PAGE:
Poem of the Week

The Eye Theater Closes Its Doors, and Opens Them Again



Sara Elkamel

I took too long to interpret them,
so the dreams stopped coming.

One that lingers is of the two
stray kittens, forgotten without food.

At the center of the dream is my future
body—the old anxiety again.

One of the kittens grows an abscess so foul
it almost ends the dream.

Unfazed by hunger, the other soaks in light
like a cloud. Eyes green as distance.

I run between them like a clown.
Useless as a paper sailboat.

Near the end, my body is a house
of idle organs—a void desert mountain.

Maybe the cats were men—
maybe I was their mother.

And doesn’t every dream mother write
not one, but two, biographies?

A writer once said when endings fail
it’s because you haven’t made a decision.

I’ve decided the dream was a prison
that once was a garden—or a young

old woman’s bargain.


Note: The title of this poem comes from “Eye Theater Closes Its Doors, and Opens Them Again” a photo-performance and installation by Rheim Alkadhi, developed for the 8th Asia Pacific Triennial of Contemporary Art, 2015.

Sara Elkamel is a poet, journalist, and MFA candidate at NYU living between Cairo and New York City. Her poems have appeared in The Common, MQR, Four Way Review, Best New Poets 2020, and Best of the Net 2020.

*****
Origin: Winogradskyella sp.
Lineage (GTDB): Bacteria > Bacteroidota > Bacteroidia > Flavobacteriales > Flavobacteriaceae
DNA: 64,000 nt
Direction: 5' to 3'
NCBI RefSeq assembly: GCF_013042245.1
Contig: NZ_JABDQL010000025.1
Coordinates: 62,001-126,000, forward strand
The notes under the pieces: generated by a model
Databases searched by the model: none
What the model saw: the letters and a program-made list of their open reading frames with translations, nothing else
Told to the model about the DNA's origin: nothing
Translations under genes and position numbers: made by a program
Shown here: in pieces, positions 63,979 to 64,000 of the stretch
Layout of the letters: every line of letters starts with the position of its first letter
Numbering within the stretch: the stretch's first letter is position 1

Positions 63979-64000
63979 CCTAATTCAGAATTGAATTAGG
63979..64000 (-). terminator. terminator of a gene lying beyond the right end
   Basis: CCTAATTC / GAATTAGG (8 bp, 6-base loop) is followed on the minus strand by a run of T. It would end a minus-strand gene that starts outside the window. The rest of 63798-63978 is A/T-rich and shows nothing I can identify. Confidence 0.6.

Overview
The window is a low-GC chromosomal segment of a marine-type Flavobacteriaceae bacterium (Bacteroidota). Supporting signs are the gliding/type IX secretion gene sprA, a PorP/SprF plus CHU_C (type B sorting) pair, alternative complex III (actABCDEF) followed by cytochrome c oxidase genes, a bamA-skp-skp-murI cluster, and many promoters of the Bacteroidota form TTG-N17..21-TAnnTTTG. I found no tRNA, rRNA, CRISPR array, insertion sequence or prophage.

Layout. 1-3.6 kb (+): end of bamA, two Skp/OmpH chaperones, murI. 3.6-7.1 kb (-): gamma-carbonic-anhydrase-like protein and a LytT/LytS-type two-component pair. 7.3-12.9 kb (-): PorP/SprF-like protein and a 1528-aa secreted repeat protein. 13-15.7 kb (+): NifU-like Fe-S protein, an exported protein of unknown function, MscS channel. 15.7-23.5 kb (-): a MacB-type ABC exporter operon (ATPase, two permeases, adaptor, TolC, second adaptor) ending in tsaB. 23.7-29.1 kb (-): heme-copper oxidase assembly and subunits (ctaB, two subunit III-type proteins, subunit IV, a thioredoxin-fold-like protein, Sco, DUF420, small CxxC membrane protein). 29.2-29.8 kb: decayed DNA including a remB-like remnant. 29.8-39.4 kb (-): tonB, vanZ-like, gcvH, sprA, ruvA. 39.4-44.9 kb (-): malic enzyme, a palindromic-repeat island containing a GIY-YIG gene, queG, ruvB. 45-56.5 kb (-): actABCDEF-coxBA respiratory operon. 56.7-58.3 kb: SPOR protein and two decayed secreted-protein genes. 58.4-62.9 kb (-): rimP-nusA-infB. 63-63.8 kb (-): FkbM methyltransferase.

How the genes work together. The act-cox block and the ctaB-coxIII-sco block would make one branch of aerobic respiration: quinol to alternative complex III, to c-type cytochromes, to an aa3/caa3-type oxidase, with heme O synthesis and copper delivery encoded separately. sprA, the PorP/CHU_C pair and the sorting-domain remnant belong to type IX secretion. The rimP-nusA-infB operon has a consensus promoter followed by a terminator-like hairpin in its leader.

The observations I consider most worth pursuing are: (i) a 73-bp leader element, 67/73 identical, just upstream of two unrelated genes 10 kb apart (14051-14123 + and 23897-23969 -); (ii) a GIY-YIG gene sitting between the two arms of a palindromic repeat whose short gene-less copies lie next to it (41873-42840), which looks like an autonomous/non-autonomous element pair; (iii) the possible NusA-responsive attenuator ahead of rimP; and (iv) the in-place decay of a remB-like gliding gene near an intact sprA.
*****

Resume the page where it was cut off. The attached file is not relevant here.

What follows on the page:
Originally published:
October 13, 2021

Featured

Essays

Race Off

The fantasy of race transformation
Namwali Serpell

Essays

Suicide in Fiction, Reconsidered

Why we need stories about living after a suicide attempt
Morgan Thomas

Conversations

Discipline and Abolish

Writing, power, and mass incarceration
Rachel Kushner,
Caleb Smith

You Might Also Like

Poem of the Week

(W)HOLE

Chet’la Sebree

Poem of the Week

For the Man on His Knees at The Eagle

Francisco Márquez

Poem of the Week

The Pain of Others

Hannah Aizenman

Subscribe

Become a subscriber to get four beautiful issues a year for just $49—and help keep print culture alive.
Subscribe